What makes a great presenter? Analysis via Word Cloud Plus

Ray Poynter

Ray Poynter

3 mins

NewMR and The Future Place have recently launched the first iteration of Word Cloud Plus – a better way to create word clouds. In this post, I show how I am using Word Cloud Plus to look at open-ended comments from surveys.

The data for this example comes from a project run by NewMR a few years ago and relate to the elements that people felt contributed to a good presentation. You can access a copy of the open-ended responses by clicking here.

Pre-processing the text
Before pasting the text file into Word Cloud Plus, I did a very quick tidying of the file. I loaded the file into a text processor with a spelling/grammar checker (for example, Microsoft Word). In the text processor I standardised the spelling in terms of the difference between UK and USA preferences (e.g. humor and humour), some obvious typos, and I identified some cases where the survey platform had not put a space between two words. I also removed any specific references to named individuals. This was a very light touch edit, not good enough to be sure I caught everything, but good enough to help Word Cloud Plus to find the key words and phrases.

A first approximation
I ran Word Cloud Plus with its default setting, for example, 50 terms, using the Combination Counting algorithm, with a maximum phrase length of 4 words per phrase.

Initial Word Cloud

The word cloud highlights the terms used most often by people descibing the features that contributed to great presentations, in their opinion. The word cloud shows that the  two big elements are 'content' and 'slides', closely followed by 'presentation', emphasizing the deliverable itself. The next two elements are 'voice' and 'audience'.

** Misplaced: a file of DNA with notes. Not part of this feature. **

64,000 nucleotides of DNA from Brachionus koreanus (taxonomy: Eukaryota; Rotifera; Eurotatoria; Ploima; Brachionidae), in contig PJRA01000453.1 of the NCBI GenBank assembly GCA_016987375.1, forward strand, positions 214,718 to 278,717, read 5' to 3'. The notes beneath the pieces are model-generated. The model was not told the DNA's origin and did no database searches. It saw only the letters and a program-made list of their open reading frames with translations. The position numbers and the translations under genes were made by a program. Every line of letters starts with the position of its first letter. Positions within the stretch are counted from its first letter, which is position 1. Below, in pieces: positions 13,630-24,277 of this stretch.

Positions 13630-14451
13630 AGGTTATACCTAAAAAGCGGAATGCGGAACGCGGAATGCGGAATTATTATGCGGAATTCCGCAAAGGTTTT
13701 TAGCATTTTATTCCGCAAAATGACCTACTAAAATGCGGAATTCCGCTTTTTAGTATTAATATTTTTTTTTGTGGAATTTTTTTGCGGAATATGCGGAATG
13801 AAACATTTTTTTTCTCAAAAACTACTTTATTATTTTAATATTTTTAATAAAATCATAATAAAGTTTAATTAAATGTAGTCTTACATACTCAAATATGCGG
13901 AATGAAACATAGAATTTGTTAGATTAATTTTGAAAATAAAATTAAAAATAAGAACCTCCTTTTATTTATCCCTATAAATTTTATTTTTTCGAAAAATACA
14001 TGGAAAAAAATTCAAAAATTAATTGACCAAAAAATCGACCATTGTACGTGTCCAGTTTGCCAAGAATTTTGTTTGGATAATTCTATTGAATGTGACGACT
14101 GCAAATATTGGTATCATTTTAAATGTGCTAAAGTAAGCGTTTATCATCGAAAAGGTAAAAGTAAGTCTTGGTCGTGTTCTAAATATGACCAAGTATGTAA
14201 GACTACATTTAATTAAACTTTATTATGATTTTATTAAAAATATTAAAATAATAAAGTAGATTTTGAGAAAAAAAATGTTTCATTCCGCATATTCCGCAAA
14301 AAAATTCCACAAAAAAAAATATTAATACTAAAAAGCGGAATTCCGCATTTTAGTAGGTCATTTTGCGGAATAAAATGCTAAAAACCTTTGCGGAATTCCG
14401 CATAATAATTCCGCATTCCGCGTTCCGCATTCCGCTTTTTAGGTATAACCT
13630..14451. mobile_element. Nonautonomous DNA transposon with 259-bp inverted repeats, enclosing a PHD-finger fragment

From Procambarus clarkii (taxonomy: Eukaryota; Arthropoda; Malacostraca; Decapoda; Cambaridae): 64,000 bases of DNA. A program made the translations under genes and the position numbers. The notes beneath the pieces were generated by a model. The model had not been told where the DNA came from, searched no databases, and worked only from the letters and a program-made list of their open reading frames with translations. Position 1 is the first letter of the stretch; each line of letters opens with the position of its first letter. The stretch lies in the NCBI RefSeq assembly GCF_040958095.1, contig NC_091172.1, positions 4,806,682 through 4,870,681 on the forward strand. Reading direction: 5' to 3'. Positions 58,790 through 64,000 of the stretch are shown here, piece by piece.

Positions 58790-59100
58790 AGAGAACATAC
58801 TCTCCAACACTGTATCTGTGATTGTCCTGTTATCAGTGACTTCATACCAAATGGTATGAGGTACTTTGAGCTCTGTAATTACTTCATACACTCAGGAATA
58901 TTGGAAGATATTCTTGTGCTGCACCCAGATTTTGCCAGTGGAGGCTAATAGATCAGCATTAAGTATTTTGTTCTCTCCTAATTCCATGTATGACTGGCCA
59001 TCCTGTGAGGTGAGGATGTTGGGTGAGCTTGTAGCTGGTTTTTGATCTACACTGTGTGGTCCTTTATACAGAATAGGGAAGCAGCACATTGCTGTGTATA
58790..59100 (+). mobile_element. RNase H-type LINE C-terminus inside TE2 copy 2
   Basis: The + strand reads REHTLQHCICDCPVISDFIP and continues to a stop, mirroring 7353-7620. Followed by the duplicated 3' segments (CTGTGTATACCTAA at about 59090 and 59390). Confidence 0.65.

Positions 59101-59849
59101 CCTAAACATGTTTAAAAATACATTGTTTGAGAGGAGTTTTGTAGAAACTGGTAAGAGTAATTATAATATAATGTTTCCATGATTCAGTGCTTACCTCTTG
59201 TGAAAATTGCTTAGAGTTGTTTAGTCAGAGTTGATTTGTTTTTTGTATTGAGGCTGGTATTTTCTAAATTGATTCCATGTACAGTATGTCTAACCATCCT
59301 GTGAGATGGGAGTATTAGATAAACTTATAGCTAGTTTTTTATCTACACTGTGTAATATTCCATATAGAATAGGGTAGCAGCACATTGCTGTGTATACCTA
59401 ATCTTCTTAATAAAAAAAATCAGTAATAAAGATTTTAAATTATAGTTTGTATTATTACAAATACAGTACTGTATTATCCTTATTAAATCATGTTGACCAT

If I click on ‘audience’ in the word cloud a window appears. By selecting References in this window, I can see the phrases that inlcude the word 'audience'. For example: “the ability to engage the audience”, “a sense of humour is a great help as is an appreciation of the practical applications that the audience may have for their topic”, “ability to engage members of the audience and ‘make sense’”, “ability to hold the attention of the audience through their voice”, “the ppts should be crisp and to the point need to consider the type of audience and their levels of familiarity with the subject”.

To make the cloud clearer, I can make all the audience and engage phrases the same colour and all of the voice-related phrases another, as in the image below.

Modified Word Cloud

The coherence can be improved by moving the elements to make similar items closer together. As in the updated image below.

Word Cloud with Images Moved

Of course, there is no limit to how far one could keep digging into the data, both in terms of refining messages, such as those about visual content, but also in terms of removing things that seem less meaningful.

Looking at the Summary
As well as the visual representation, Word Cloud Plus offers you to the chance to look at the underlying counts and styles, as in the table below.

Table of data from the Summary

Tweaking the Stop Words
By telling Word Cloud Plus to treat the word ‘ability’ as a stop word, I think we get a better picture. (Note, stop words are words that do not appear in the word cloud, for example words lile 'a', 'the', and 'all'.)

By moving a few more terms, by replacing the word ‘slide’ with ‘slides’ and by adding ‘good’, ‘great’, and ‘make’ to the list of stop words, I think we get a better sense of the breadth of things that different people lead to a presenter being great. And a reminder that different people value different things.

Final Word Cloud

Your turn?
Word Cloud Plus is currently free to all users, so why not try it out? And you can try it using the same data by clicking here.

We are happy to post guest blogs from people, showing how they have used Word Cloud Plus for one of their projects.